Your browser is currently blocking notification.
Please follow this instruction to subscribe:
Notifications are already enabled.

I Count on India Because of its Scale: Matthew Hancock, UK Digital And Culture Secretary

I Count on India Because of its Scale: Matthew Hancock, UK Digital And Culture Secretary

UK-India Tech Partnership To Focus On Building Personal Relationships and Real Engagements for Growth

With Britain still reeling under the influence of Brexit, one might be of the view that the UK would take halting strides towards growth. However, it already seems to be up and about, making its moves around the world. The country where the Industrial Revolution was born is today focussing on renewing old ties and forging new ones in search of another revolution, albeit something that’s more global in nature this time.

Matthew Hancock, the UK Secretary of State for digital, culture, media, and sport, is here in India on a three-day visit starting Friday (May 11) to launch the UK-India Tech Partnership. Inc42 caught up with the secretary for an exclusive interaction to understand what the UK has in store for the startup and tech world in India.

During Prime Minister Modi’s trip to the UK, the British Prime Minister Theresa May and her Indian counterpart signed the UK-India Tech Partnership “to identify and pair businesses, venture capital, universities and others to provide access routes to markets for British and Indian entrepreneurs and small and medium enterprises.” The UK will initially invest £1 Mn to pilot the approach and potentially bring it up further to £13m by 2022.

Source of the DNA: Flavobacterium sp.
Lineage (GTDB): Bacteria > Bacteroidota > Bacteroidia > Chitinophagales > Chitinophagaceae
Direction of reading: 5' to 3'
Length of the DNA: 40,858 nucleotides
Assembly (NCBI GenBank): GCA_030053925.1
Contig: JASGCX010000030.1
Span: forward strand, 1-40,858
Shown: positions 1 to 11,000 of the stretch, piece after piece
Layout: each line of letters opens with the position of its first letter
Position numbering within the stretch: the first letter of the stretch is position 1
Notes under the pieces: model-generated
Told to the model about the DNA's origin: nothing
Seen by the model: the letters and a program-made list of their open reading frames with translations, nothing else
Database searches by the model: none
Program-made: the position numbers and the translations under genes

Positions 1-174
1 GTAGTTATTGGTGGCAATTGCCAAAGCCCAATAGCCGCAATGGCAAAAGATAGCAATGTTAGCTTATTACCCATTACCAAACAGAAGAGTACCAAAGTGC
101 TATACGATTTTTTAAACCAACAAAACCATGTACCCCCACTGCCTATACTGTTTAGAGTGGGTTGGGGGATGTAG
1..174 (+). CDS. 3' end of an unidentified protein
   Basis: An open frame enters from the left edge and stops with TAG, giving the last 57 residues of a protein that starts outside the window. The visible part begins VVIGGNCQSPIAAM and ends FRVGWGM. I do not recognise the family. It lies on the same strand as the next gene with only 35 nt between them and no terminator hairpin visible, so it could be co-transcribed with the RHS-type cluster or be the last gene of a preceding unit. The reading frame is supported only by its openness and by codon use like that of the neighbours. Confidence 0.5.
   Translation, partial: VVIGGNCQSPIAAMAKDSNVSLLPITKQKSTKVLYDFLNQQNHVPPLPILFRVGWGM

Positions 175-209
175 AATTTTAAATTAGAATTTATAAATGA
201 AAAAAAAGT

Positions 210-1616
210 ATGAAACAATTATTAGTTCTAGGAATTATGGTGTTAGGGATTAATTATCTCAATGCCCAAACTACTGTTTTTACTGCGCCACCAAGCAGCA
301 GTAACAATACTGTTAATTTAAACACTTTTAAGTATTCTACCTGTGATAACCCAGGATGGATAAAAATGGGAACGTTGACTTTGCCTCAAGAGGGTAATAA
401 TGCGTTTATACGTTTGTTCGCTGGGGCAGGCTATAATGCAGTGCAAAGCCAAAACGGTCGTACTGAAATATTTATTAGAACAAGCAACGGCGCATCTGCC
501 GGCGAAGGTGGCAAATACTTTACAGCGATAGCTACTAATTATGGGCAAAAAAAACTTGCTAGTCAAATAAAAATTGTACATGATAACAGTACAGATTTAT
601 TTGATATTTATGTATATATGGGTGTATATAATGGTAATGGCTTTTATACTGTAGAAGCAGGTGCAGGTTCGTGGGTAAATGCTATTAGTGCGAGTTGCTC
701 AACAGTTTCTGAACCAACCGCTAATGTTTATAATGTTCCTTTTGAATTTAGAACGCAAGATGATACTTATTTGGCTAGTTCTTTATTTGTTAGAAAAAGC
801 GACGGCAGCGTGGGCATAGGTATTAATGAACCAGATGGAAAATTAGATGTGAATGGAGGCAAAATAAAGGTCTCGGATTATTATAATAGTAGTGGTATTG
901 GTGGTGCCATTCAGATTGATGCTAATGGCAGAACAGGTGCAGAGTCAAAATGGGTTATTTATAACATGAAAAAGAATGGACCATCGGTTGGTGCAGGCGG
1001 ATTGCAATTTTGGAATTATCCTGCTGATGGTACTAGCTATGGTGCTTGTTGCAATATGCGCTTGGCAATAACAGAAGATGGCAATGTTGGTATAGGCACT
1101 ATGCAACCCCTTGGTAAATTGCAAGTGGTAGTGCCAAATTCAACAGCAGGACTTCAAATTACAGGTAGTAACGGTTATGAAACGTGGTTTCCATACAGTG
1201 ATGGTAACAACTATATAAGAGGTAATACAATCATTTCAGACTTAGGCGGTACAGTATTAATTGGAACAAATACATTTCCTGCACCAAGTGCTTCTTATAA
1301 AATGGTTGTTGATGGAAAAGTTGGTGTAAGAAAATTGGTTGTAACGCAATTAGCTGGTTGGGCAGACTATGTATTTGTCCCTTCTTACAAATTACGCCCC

Speaking of forging ties, India and the UK’s relations go back a long way. Both the countries have been working together extensively to promote and develop each other’s trade and economy. The UK has been India’s largest investor among the G20. India, too, is the third biggest investor in the UK. With such a flourishing investment partnership in place already, we asked Hancock what was the need for a new technology partnership.

“I hope that the tech partnership will be a springboard to even stronger tech investment between India and the UK. As you say, the growth in the investment has been very strong, the growth was 15% last year and the investment is bigger than many other countries combined. The reason why this is a huge opportunity and this is part of our vision of the future for India and the UK, is that we both have great strengths,” explains Hancock.